With the wide acclaim Jonathan Franzen has received since the release of the National Book Award winner The Corrections, I expected his writing to blow me away. The popularity of his most recent novel, Freedom is undeniable. Being named to Oprah’s book club Oprah’s book club list sealed the deal, perhaps even more than winning a coveted literary award. In some circles people know who you are as an author and recognize your book more due to publicity gained from “Oprah fame.” One of my book clubs chose to read this novel over the summer and I was interested to see what all the fuss was about. I must confess that I was not as won over as some of my peers by Franzen’s writing style, and at times I even wanted to stop reading. As with most novels I delve into, I was able to take away both good and bad aspects of this story of a couple’s relationship from the time they meet in college until it is destroyed by the reality of the fact that they have been living a lie for years.
At the onset of the novel, the reader is drawn into an intriguing storyline regarding the too good to be true mother and wife who takes charge of the entire neighborhood with a perfection other mothers envy. The narration is performed by her neighbors who seem to know everything about Patty Berglund. The reader immediately sees that they know too much. It isn’t until Patty begins narrating her own section of the novel, Mistakes Were Made, that the real Patty is revealed.
Patty unveils her troubled past with her family and her college years as a basketball star. While attending the University of Minnesota to escape her family, Patty met the two main men in her life, Walter Berglund and Richard Katz. From the start, the reader watches Walter pursue Patty despite the fact that she never truly wants him emotionally or physically. She decides to continue to see him only because of his best friend, Richard. When Richard finally turns her down, she goes back to Walter and marries him. This is something that will plague their relationship for years. Of course, later when Patty decides she isn’t happy, she runs to Richard, the one she had always wanted. It is all a very predictable love triangle.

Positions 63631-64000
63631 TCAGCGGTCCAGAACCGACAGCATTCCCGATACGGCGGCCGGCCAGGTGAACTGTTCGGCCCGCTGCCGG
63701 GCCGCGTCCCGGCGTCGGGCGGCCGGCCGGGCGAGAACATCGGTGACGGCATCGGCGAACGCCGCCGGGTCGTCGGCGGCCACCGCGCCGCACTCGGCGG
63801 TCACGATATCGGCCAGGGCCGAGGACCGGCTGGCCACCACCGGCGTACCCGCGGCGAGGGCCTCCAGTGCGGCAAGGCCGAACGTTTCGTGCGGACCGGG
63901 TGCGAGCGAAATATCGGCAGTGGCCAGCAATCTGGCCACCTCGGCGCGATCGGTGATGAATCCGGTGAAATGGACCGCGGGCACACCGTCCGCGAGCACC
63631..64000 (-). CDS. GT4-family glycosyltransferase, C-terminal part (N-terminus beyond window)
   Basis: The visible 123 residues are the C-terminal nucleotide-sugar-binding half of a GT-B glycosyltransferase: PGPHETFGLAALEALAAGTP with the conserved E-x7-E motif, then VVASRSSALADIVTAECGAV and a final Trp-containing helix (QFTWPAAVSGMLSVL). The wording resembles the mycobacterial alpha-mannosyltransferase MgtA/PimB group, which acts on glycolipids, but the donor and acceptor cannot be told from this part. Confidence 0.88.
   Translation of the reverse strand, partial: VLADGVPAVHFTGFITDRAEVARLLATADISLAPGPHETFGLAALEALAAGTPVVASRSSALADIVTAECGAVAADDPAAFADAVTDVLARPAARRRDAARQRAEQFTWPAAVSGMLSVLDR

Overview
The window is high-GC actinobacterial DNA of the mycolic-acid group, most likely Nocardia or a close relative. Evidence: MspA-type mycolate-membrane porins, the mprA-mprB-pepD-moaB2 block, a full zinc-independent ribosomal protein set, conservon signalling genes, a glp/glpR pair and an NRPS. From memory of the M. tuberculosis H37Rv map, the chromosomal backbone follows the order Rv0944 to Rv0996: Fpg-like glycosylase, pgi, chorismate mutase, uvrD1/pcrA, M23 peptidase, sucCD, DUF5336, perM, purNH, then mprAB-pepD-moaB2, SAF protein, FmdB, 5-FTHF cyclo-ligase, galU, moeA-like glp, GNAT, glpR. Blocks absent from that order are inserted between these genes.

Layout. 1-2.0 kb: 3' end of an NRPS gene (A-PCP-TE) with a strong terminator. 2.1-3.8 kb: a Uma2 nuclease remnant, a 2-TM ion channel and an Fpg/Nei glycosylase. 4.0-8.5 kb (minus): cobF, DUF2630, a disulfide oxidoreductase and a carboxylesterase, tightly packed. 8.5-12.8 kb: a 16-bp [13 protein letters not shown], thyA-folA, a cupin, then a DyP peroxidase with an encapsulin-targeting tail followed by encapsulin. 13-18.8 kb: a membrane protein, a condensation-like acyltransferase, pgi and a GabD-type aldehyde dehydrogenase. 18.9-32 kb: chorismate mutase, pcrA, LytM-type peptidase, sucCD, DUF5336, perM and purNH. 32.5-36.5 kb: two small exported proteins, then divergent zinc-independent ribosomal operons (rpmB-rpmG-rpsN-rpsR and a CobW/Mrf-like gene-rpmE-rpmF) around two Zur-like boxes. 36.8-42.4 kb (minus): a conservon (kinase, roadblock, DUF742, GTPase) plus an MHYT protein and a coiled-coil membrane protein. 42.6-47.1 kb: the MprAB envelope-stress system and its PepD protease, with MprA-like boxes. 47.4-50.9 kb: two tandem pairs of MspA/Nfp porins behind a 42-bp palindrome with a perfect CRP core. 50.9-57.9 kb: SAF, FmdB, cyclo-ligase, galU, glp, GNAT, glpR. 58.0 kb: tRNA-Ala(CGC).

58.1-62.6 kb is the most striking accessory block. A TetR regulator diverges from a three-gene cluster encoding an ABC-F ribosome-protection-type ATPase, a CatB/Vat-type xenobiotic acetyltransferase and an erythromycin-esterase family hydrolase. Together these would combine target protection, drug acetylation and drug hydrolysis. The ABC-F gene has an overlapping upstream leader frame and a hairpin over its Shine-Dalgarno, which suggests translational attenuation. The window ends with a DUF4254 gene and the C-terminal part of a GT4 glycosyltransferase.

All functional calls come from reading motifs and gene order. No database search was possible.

In the midst of Patty’s decision to choose Walter the first time and cheat on him with his best friend after they have been married and had children together are her considerations about being a decent person. If Patty has love for Walter it is due to his goodness, something she fears she does not possess. When Patty wants to choose Richard over Walter she is at war with herself. Should she try to be a “decent” person or do what her mind and her body tell her she wants and needs? In all of our lives we struggle with this concept of what society deems righteous or respectable versus what we would actually choose to do without considering what we have been taught is right. But does there come a point when we must forget about others and the way we will be judged by society in order to make ourselves happy? And what are the ramifications of our actions when we decide to forget about other people and only think about ourselves? Patty chooses herself instead of her family and her husband. Mistakes were made.
I would have loved for Franzen to continue examining the complexities of Patty. But as soon as I became interested in her story, a new section of the novel approached and the story completely changed to focus on a new character in the family. The novel becomes about Joey, Walter and Patty’s son and his girlfriend whom he later marries, Connie. There is something about the characters and the novel which very much resembles a soap opera. The best of Russian authors assemble a large cast of characters, so this cannot be where it fails. There is simply something missing in terms of literary merit from the drama which is created when Joey goes to college and becomes involved in scheming the U.S. government out of money for army equipment meant to be used in the war in Middle East with the same company (LBI) that Walter also becomes associated with through his job as an environmental activist in Washington D.C. The text, it seems, becomes a device to communicate political views which don’t exactly fit into the initial plot. I don’t want to give away the ending for those who haven’t read, but it was very convenient.
I can definitely understand why some people liked the novel. I wouldn’t immediately dismiss it if you enjoy the adult contemporary genre. Most of the people in my book club did appreciate the book. They said the falling apart of a marriage was so realistic that they enjoyed seeing it unfold. To be honest I didn’t like the thought that this could happen to me. Also I didn’t think the characters or the story line were as well executed as they did. Everyone is entitled to their own opinion, it’s what makes the world go round. There was a lot of talk of Freedom in the book-maybe this is part of what Franzen was getting at.
Final Rating: 3 out of 5 Stars
For more information:
The above is a Video Book Review of Freedom
THe A.V. Club: Interview with Franzen
Time Article: Jonathan Franzen: Great American Novelist